In addition, as per the consumer advocacy group Public Citizen, because of exceptions allowed by the Federal Election Commission, “Millions of unregulated dollars are being funneled to the national party conventions through so-called, nonpartisan ‘host committees.’ These committees claim to be helping Denver and the Twin Cities, but they are really just using the sizable donations for political purposes.” This tax-deductible, “soft money” includes the million dollar contributions the Obama campaign has solicited for the skyboxes at Invesco Field during his acceptance speech.

There will be more than 400 parties and other events at the Democratic and Republican conventions. Corporations and other special interests will contribute more than $100 million. That can buy a lot of influence. Just a few of the others involved: the Nuclear Energy Institute, Allstate, Wachovia, Union Pacific, ConocoPhillips, Molson-Coors, AstraZeneca, Eli Lilly, Qwest, Target, Staples, SEIU, Fannie Mae and Freddie Mac. Interviewed by the San Francisco Chronicle, Nancy Watzman, director of the Sunlight Foundation’s interactive Party Time Project, which is monitoring convention activity, noted, “These are all the same people who have a big lobbying presence in D.C., and they all have major issues before Congress and the executive branch.”

Amanda Burk, a Denver party planner told The New York Times, “We’re trying to comply with the law and still make sure people get enough to eat.” Ms. Burk, you’ve got nothing to worry about. Unlike the more than 37 million Americans who live below the poverty level, lobbyists and the fat cats they represent will never go hungry. Like water inexorably seeking its level, eroding as it travels, they will find a way.

My dad wouldn’t have let these guys anywhere near his cash registers.

MICHAEL WINSHIP is senior writer of the weekly public affairs program
Bill Moyers Journal, which airs Friday night on PBS.

Check local airtimes or comment at The Moyers Blog at www.pbs.org/moyers.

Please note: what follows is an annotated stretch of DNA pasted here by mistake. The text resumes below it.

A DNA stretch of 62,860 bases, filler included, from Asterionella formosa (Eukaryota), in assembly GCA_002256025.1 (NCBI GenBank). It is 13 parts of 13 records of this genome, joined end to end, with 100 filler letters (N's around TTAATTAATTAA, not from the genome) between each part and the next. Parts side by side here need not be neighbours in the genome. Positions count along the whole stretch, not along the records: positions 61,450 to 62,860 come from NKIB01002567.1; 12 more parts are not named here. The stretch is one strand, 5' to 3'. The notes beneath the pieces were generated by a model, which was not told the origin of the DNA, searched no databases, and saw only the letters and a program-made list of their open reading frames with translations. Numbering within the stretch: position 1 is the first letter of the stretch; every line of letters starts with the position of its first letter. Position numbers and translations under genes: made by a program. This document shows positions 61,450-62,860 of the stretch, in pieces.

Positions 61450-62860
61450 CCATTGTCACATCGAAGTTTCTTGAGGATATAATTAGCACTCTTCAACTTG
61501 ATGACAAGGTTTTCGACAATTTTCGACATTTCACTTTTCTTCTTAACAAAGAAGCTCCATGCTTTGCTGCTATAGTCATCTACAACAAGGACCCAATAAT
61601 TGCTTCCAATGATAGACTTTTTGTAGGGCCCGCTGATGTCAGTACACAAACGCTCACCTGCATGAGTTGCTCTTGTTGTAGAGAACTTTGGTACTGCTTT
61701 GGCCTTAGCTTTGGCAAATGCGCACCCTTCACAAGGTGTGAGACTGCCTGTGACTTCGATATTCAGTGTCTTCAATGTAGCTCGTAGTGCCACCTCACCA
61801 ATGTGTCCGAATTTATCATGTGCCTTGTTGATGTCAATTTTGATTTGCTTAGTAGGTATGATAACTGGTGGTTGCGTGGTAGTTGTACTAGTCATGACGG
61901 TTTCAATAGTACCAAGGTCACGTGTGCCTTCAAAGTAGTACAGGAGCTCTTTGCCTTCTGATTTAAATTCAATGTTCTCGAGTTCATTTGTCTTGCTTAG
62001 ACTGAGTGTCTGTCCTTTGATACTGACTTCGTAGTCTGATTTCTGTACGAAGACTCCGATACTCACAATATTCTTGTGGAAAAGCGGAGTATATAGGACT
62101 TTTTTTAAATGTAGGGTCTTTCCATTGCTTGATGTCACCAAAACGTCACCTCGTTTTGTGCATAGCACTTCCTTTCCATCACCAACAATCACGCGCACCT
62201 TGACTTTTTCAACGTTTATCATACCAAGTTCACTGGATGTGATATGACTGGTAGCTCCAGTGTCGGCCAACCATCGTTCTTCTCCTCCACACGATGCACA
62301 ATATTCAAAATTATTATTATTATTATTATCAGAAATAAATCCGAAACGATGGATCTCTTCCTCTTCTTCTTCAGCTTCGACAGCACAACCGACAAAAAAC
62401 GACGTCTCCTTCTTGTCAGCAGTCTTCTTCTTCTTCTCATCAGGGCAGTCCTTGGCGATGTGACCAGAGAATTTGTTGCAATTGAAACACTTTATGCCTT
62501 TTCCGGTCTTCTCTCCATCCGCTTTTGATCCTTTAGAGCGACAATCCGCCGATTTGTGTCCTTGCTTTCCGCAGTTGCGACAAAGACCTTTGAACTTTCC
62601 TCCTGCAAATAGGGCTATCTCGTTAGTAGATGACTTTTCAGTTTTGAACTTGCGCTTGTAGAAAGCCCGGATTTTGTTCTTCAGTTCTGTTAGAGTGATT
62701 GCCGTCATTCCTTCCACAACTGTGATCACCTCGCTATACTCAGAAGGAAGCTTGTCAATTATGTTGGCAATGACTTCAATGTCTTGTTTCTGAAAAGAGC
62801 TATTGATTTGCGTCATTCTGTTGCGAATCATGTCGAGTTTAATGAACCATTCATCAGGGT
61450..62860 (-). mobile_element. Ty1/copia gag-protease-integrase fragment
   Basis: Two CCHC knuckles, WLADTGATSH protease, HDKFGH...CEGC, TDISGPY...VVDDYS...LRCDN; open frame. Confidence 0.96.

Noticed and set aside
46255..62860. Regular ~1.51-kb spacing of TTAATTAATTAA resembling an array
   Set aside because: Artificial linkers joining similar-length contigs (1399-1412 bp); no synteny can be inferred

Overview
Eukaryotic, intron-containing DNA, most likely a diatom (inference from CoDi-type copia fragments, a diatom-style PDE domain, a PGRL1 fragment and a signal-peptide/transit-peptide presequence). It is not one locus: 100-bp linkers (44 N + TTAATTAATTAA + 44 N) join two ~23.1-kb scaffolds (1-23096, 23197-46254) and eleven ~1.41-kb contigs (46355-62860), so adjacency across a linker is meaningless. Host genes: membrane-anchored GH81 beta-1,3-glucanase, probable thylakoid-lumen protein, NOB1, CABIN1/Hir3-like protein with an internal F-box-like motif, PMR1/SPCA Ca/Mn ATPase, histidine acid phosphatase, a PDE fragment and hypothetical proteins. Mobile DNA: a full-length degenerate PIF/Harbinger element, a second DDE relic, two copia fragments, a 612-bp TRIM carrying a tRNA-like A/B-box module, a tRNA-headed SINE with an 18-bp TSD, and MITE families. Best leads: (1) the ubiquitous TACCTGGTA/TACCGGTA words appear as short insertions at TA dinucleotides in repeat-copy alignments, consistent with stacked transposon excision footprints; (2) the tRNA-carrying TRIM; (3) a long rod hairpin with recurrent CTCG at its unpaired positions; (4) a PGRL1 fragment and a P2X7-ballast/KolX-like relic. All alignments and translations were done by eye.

Your Ad Here
 

 

 

 

More articles by:

MICHAEL WINSHIP is senior writer of the weekly public affairs program Bill Moyers Journal, which airs Friday night on PBS.

Weekend Edition
July 20, 2018
Friday - Sunday
Paul Atwood
Peace or Armageddon: Take Your Pick
Paul Street
No Liberal Rallies Yet for the Children of Yemen
Nick Pemberton
The Bipartisan War on Central and South American Women
Jeffrey St. Clair
Roaming Charges: Are You Putin Me On?
Andrew Levine
Sovereignty: What Is It Good For? 
Brian Cloughley
The Trump/NATO Debacle and the Profit Motive
David Rosen
Trump’s Supreme Pick Escalates America’s War on Sex 
Melvin Goodman
Montenegro and the “Manchurian Candidate”
Salvador   Rangel
“These Are Not Our Kids”: The Racial Capitalism of Caging Children at the Border
Matthew Stevenson
Going Home Again to Trump’s America
Louis Proyect
Jeremy Corbyn, Bernie Sanders and the Dilemmas of the Left
Patrick Cockburn
Iraqi Protests: “Bad Government, Bad Roads, Bad Weather, Bad People”
Robert Fantina
Has It Really Come to This?
Russell Mokhiber
Kristin Lawless on the Corporate Takeover of the American Kitchen
John W. Whitehead
It’s All Fake: Reality TV That Masquerades as American Politics
Patrick Bobilin
In Your Period Piece, I Would be the Help
Ramzy Baroud
The Massacre of Inn Din: How Rohingya Are Lynched and Held Responsible
Robert Fisk
How Weapons Made in Bosnia Fueled Syria’s Bleak Civil War
Gary Leupp
Trump’s Helsinki Press Conference and Public Disgrace
Josh Hoxie
Our Missing $10 Trillion
Martha Rosenberg
Pharma “Screening” Is a Ploy to Seize More Patients
Basav Sen
Brett Kavanaugh Would be a Disaster for the Climate
David Lau
The Origins of Local AFT 4400: a Profile of Julie Olsen Edwards
Rohullah Naderi
The Elusive Pursuit of Peace by Afghanistan
Binoy Kampmark
Shaking Establishments: The Ocasio-Cortez Effect
John Laforge
18 Protesters Cut Into German Air Base to Protest US Nuclear Weapons Deployment
Christopher Brauchli
Trump and the Swedish Question
Chia-Chia Wang
Local Police Shouldn’t Collaborate With ICE
Paul Lyons
YouTube’s Content ID – A Case Study
Jill Richardson
Soon You Won’t be Able to Use Food Stamps at Farmers’ Markets, But That’s Not the Half of It
Kevin MacKay
Climate Change is Proving Worse Than We Imagined, So Why Aren’t We Confronting its Root Cause?
Thomas Knapp
Elections: More than Half of Americans Believe Fairy Tales are Real
Ralph Nader
Warner Slack—Doctor for the People Forever
Lee Ballinger
Soccer, Baseball and Immigration
Louis Yako
Celebrating the Wounds of Exile with Poetry
Ron Jacobs
Working Class Fiction—Not Just Surplus Value
Perry Hoberman
You Can’t Vote Out Fascism… You Have to Drive It From Power!
Robert Koehler
Guns and Racism, on the Rocks
Nyla Ali Khan
Kashmir: Implementation with Integrity and Will to Resolve
Justin Anderson
Elon Musk vs. the Media
Graham Peebles
A Time of Hope for Ethiopia
Kollibri terre Sonnenblume
Homophobia in the Service of Anti-Trumpism is Still Homophobic (Even When it’s the New York Times)
Martin Billheimer
Childhood, Ferocious Sleep
David Yearsley
The Glories of the Grammophone
Tom Clark
Gameplanning the Patriotic Retributive Attack on Montenegro
FacebookTwitterGoogle+RedditEmail